Meth users ingest meth several different ways. Meth can be smoked, snorted, orally ingested, or injected. The drug alters moods in different ways, depending on how it is taken. Immediately after smoking the drug or injecting it intravenously, meth users experience an intense rush that lasts only a few minutes and is described as extremely pleasurable. Snorting or oral ingestion produces euphoria -- a high but not an intense rush. Meth users who snort the drug experience effects within 3 to 5 minutes, and oral ingestion produces effects within 15 to 20 minutes.
As with similar stimulants, meth users often go on a "binge and crash" pattern. Because tolerance for methamphetamine occurs within minutes -- meaning that the pleasurable effects disappear even before the drug concentration in the blood falls significantly -- meth users try to maintain the high by binging on the drug.
Meth users go through three stages:: low intensity, binge, and high intensity. The binge and high-intensity meth users smoke or inject meth to achieve a faster and stronger high; the patterns of abuse differ in the frequency in which the drug is abused and the stages within their cycles.
The binge abuse cycle is made up of these stages: rush, high, binge, tweaking, crash, normal, and withdrawal.
Rush (5-30 minutes) -The abuser's heartbeat races and metabolism, blood pressure, and pulse soar. Feelings of pleasure.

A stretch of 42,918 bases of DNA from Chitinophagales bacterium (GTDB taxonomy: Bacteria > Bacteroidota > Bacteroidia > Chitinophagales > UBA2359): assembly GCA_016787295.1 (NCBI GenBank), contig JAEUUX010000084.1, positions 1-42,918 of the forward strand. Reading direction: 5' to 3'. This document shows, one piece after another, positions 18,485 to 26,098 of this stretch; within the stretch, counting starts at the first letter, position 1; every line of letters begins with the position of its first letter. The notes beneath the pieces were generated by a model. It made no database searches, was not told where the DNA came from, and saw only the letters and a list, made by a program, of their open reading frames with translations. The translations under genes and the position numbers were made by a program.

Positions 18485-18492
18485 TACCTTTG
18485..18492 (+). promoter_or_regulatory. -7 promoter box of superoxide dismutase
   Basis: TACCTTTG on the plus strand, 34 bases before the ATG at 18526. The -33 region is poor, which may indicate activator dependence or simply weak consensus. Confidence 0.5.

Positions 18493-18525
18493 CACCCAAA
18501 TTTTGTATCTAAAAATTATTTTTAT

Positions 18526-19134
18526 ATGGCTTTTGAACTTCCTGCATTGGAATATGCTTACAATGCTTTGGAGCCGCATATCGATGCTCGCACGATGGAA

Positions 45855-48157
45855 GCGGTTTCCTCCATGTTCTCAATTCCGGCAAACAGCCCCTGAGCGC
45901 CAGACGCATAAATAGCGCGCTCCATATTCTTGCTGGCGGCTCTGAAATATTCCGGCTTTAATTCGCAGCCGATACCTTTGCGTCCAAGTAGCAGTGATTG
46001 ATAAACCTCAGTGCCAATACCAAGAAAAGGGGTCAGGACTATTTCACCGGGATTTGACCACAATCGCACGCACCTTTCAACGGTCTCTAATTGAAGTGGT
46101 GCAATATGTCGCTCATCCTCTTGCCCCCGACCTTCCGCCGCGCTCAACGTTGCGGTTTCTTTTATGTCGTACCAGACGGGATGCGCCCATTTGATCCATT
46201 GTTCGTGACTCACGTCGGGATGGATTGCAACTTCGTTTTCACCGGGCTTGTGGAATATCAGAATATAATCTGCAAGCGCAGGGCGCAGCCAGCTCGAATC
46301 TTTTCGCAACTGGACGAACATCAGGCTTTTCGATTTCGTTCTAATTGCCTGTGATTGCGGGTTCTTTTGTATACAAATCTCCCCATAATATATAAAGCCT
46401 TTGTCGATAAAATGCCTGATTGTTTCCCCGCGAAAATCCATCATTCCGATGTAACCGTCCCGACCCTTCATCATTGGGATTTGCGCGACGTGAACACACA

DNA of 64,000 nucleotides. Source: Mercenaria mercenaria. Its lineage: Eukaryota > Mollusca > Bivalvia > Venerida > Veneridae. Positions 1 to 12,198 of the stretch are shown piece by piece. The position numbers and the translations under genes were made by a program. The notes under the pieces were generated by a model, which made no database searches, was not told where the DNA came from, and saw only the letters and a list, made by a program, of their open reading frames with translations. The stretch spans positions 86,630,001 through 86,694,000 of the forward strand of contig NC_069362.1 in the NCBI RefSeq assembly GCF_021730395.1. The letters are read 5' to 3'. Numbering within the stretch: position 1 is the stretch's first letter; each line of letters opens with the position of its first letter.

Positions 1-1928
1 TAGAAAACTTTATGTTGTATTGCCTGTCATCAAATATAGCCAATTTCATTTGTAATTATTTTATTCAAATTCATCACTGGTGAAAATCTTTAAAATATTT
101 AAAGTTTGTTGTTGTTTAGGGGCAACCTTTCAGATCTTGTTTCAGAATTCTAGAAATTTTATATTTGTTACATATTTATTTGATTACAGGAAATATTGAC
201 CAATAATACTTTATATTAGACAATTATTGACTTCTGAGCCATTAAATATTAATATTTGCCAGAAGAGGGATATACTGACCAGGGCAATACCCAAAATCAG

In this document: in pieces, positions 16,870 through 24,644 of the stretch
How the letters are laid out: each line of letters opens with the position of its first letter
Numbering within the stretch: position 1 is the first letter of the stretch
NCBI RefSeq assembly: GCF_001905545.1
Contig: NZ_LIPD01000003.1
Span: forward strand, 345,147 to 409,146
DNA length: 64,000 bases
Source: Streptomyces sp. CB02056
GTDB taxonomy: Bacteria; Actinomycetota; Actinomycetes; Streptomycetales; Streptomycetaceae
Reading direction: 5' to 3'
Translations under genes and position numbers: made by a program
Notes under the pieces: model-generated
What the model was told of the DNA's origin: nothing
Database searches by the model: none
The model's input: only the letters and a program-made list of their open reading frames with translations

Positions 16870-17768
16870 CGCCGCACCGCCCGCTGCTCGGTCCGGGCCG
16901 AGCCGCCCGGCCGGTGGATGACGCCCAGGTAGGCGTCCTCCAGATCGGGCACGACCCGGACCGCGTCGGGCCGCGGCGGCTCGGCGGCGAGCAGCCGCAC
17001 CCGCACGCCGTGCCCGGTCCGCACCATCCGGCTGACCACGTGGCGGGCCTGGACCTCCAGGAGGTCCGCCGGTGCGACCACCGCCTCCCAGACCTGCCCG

High (4-16 hours) -The methamphetamine addict often feels aggressively smarter and becomes argumentative.
Binge (3-15 days) -The methamphetamine addict maintains the high for as long as possible and becomes hyperactive, both mentally and physically.
Tweaking -The most dangerous stage of the cycle. See section below.
Crash (1-3 days) -The addict does not pose a threat to anyone. He becomes very lethargic and sleeps.
Normal (2-14 days) -The abuser returns to a state that is slightly deteriorated from the normal state before the abuse.
Withdrawal (30-90 days) -No immediate symptoms are evident but the abuser first becomes depressed and then lethargic. The craving for methamphetamine hits and he may becomes suicidal. Taking methamphetamine at any time during withdrawal can stop the unpleasant feelings so, consequently, a high percentage of addicts in treatment return to abuse.
High-intensity meth users, often called "speed freaks," focus on preventing the crash. But each successive rush becomes less euphoric and it takes more meth to achieve it. The pattern does not usually include a state of normalcy or withdrawal. High-intensity abusers experience extreme weight loss, very pale facial skin, sweating, body odor, discolored teeth and scars or open sores on their bodies. The scars are the results of the abusers' hallucinations of bugs on his skin, often referred to as "crank bugs," and attempts to scratch the bugs off.
When it comes to meth users the most dangerous stage of their abuse for themselves, medical personnel, and law enforcement officers is what is known as "tweaking." A tweaker is a methamphetamine addict who probably has not slept in 3-15 days and is irritable and paranoid. Tweakers often behave or react violently and if a tweaker is using alcohol or another depressant, his negative feelings and associated dangers intensify. The tweaker craves more meth, but no dosage will help re-create the euphoric high, which causes frustration, and leads to unpredictability and potential for violence.
A meth user who is tweaking can appear normal: eyes can be clear, speech concise, and movements brisk. But a closer look will reveal the person's eyes are moving ten times faster than normal, the voice has a slight quiver, and movements are quick and jerky. These physical signs are more difficult to identify if the meth user is using a depressant.